Suitable vectors for expression in prokaryotic or eukaryotic cells are well known to those skilled in the art (see, for example, Ausubel et al., supra, 1999). Vectors useful for expression in eukaryotic cells can include, for example, regulatory elements including the SV40 early promoter, the cytomegalovirus (CMV) promoter, the mouse mammary tumor virus (MMTV) steroid-inducible promoter, Moloney murine leukemia virus (MMLV) promoter, and the like. A vector can include, for example, viral vectors such as a bacteriophage, a baculovirus or a retrovirus; cosmids or plasmids; and, particularly for cloning large nucleic acid molecules, bacterial artificial chromosome vectors (BACs) and yeast artificial chromosome vectors (YACs). Such vectors are commercially available, and their uses are well known in the art. One skilled in the art will know or can readily determine an appropriate promoter for expression in a particular host cell. For example, as disclosed herein, the long form of ATX can be sub-cloned into pcDNA 3.1 with an HA tag and transfected using Fugene 6 into human embryonic kidney 293T cells (Example 2 and Example 5).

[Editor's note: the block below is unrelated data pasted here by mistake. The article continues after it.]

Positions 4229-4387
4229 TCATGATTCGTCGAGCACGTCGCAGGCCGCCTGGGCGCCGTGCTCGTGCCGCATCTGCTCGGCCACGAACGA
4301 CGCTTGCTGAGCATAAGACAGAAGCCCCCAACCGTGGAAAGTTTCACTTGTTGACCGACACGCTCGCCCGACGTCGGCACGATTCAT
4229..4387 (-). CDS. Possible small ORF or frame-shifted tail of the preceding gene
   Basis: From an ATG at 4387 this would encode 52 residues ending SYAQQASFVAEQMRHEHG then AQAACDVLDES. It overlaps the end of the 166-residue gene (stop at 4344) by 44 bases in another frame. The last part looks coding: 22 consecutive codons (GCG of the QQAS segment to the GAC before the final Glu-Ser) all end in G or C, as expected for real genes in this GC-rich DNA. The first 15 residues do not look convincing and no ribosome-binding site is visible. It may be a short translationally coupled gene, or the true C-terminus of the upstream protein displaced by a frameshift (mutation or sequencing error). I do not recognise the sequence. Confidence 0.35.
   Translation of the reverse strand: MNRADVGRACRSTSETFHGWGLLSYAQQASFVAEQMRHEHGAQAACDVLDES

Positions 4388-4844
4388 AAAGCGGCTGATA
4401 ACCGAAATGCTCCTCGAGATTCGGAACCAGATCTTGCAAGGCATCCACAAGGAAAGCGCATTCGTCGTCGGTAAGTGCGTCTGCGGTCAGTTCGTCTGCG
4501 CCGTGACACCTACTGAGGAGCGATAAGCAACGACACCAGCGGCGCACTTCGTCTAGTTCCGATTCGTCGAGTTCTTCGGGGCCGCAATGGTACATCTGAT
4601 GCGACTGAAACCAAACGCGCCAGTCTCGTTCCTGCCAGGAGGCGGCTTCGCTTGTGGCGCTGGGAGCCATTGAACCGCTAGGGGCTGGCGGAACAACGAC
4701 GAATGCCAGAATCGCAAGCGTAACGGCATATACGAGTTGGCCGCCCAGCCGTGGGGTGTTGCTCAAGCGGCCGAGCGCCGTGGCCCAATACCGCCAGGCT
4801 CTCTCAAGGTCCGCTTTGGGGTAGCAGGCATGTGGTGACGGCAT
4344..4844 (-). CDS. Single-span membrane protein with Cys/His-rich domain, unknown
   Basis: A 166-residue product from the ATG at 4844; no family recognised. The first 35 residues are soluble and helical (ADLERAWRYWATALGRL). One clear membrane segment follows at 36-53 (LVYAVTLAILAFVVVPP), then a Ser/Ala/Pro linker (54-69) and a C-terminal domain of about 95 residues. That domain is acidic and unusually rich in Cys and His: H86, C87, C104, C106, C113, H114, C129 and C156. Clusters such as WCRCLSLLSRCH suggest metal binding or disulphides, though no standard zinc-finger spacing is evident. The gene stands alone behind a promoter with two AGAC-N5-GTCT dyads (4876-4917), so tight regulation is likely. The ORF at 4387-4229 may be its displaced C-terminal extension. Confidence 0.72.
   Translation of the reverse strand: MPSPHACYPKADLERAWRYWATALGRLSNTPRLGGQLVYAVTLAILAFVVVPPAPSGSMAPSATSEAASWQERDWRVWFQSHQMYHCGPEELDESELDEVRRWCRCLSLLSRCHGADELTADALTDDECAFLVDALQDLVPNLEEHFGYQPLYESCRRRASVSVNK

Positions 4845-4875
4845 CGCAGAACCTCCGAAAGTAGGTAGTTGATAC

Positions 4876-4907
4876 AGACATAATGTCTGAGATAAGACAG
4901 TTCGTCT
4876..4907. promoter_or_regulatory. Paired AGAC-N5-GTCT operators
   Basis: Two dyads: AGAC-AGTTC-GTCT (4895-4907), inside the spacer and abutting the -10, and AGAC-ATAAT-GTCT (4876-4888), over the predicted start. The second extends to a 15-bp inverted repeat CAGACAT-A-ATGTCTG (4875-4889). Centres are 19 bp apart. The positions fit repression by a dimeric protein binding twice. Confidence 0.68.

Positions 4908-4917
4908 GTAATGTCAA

Vectors useful for expression of an ATX polypeptide can contain a regulatory element that provides tissue specific or inducible expression of an operatively linked nucleic acid. Such inducible systems, include, for example, tetracycline inducible system (Gossen & Bizard, Proc. Natl. Acad. Sci. USA, 89:5547-5551. (1992); Gossen et al., Science, 268:1766-1769 (1995); Clontech, Palo Alto, Calif.)); metallothionein promoter induced by heavy metals; insect steroid hormone responsive to ecdysone or related steroids such as muristerone (No et al., Proc. Natl. Acad. Sci. USA, 93:3346-3351 (1996); Yao et al., Nature, 366:476-479 (1993); Invitrogen, Carlsbad, Calif.); mouse mammory tumor virus (MMTV) induced by steroids such as glucocortocoid and estrogen (Lee et al., Nature, 294:228-232 (1981); and heat shock promoters inducible by temperature changes.